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Truss Rod or Saddle?

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New Member
Joined: 7 years ago
Posts: 1
Topic starter  

Hi all,

I'm brand new to playing bass guitar and I don't know much about guitars just yet. I purchased a new bass, an Ibanez SR300, that has a bolt-on neck. The low e string has a awful buzz which gradually dissipates until quitting after the 5th fret or so. The first fret is all buzz and practically no note. I've had varying advice, some telling me to adjust the truss rod and others telling me to raise the action on the low e string via the saddle. I tried the saddle adjustment, gradually raising the action until having turned each screw by close to 180 degrees to the right, until the buzz had all but gone. I figured it was safer to do that than to alter the truss rod and mess it up.

Will the adjustment I made on the saddle warp the neck somehow because I altered the saddle and not the truss rod? I don't know too much about it, but it occurred to me that with raising the action and string tunings, it could damage the neck, maybe? I was so afraid to damage it that I put the saddle screws back where they had been before I started touching them just in case. All of the other strings are fine, the action is great, but the low e string makes playing impossible because it buzzes so much and I'm totally stuck.

If anybody could shed any light on it, I'd be so grateful to hear from you.

Thanks guys,

New Member
Joined: 7 years ago
Posts: 2

Since the problem is only near the headstock frets, I'd bet your string notch for that buzzing string is too deep, (low). The notches are larger for the larger strings. It's even possible that the strings have been replaced with a smaller gauge or someone may have lowered the string by carving out the notch and carved TOO much. Most any thin shim will raise it up. About the thickness of a business card might be a field engineered fix, with a strip the under the loosened string, in the notch, if you like. The end of a toothpick comes to mind. This should fix it IF the notch IS too deep. Whatever you use, don't expect it to last like a new nut installed. I'd have it looked at and get an estimate for a new nut to be installed, if that is all you need. They should know after playing it. You are correct that a string too low buzzes.

Trusted Member
Joined: 7 years ago
Posts: 93

That's SO hard to diagnose without holding the guitar in hand... I wish I could be more help, but setting up an instrument is more art than science (IMO).

Hope this helps! Are the strings old? Any adjustments should be made after a restring so the strings are at least straight.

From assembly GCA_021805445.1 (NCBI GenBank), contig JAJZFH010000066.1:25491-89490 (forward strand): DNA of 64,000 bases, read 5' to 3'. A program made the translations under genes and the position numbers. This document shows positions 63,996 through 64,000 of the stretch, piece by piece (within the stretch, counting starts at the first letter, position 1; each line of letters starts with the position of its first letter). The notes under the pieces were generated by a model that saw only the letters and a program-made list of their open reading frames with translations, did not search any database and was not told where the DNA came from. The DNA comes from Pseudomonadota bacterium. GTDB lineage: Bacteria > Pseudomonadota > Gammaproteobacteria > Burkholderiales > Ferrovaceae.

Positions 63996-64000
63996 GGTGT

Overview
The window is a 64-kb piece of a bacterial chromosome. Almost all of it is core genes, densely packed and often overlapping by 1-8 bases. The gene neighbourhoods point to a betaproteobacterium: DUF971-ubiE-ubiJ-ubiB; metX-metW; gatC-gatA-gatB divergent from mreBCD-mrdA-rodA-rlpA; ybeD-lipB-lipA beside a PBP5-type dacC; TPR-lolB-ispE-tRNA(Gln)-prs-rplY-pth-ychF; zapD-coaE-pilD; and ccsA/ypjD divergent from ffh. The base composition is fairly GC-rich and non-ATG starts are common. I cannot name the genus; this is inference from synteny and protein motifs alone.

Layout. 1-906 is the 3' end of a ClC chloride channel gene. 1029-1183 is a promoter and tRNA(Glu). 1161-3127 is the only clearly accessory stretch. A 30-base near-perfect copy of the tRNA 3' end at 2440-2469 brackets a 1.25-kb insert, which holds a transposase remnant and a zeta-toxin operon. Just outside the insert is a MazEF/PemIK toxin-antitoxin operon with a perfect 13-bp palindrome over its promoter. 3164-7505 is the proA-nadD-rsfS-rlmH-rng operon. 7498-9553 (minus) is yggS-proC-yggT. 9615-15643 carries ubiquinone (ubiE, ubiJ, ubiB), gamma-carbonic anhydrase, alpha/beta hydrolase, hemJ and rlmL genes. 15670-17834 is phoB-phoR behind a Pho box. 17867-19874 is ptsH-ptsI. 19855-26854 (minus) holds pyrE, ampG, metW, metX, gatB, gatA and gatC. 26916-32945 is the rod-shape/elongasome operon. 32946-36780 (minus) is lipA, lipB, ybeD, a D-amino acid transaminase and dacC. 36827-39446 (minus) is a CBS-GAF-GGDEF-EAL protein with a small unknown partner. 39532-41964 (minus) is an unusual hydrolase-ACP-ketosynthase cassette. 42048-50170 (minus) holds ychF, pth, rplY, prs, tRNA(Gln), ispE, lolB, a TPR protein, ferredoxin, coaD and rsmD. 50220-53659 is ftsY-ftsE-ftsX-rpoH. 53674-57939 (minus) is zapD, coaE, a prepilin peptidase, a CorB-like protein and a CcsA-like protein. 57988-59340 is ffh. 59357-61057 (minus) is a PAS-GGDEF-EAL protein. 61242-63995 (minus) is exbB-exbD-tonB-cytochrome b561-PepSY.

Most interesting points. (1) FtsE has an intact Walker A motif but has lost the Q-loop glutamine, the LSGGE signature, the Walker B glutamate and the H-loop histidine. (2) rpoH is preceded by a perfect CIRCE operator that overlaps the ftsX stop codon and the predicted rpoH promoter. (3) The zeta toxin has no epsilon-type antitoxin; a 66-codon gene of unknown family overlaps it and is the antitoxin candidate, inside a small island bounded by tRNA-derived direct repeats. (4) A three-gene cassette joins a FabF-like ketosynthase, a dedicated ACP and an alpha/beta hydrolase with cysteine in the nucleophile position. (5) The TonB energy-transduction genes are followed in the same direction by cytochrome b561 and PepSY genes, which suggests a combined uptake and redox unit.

~Yours Troubadorly,

Eminent Member
Joined: 7 years ago
Posts: 32

If your bass is still under warrantee I would take it back to the store and have their tech look at it. It sounds to me like it's the truss rod.

Sight down the neck and look at the curve of the fret board. It should be slightly concaved (dipping farther away from the strings around the 12th fret or a little before). This is what the truss rod adjusts. This should, with rare exception, be adjusted before setting the action (bridge saddle height). Tightening the rod will make it more curved. Loosening will make it more straight. Adjusting this takes experience, so I strongly suggest taking it to a qualified tech to learn how, since this needs to be done for example when traveling to extreme climates (and in some areas the start and end of the rainy season), or when changing string gauges, or otherwise about once a year or so. But it's a common problem. It could be both this and the nut notch depth causing the problem, but the guitar tech at the store should be able to measure it all to tell if it is at factory specs. Some techs won't charge first timer beginners.

The string gauges from the factory should be .045(D) .065(G) .080(A) .100(E). It's rather a good idea to use the same gauge and type strings with which it came.

Hope this helps.

"Well, I hope the neighbors like THIS song!"

Prominent Member
Joined: 16 years ago
Posts: 848

When ever you are faced with a issue like this, the first thing is to step back, and before you adjust ANYTHING, see where you are right now.. This is really why I think all players should learn at lest the basics of guitar/bass setup. Just adjusting things, and tweeking things is not the way to go. First start out by checking the relief on the neck. That's really the start. All other adjustments will run off of that. Don't trust your eyes either. You really need to put a straight edge on there. Could be the neck is a little off, and you do need to adjust the truss rod a little, but it might be in specs, and could be a bridge, nut, or even a fret issue. You need to get some baseline measurements first.

Paul B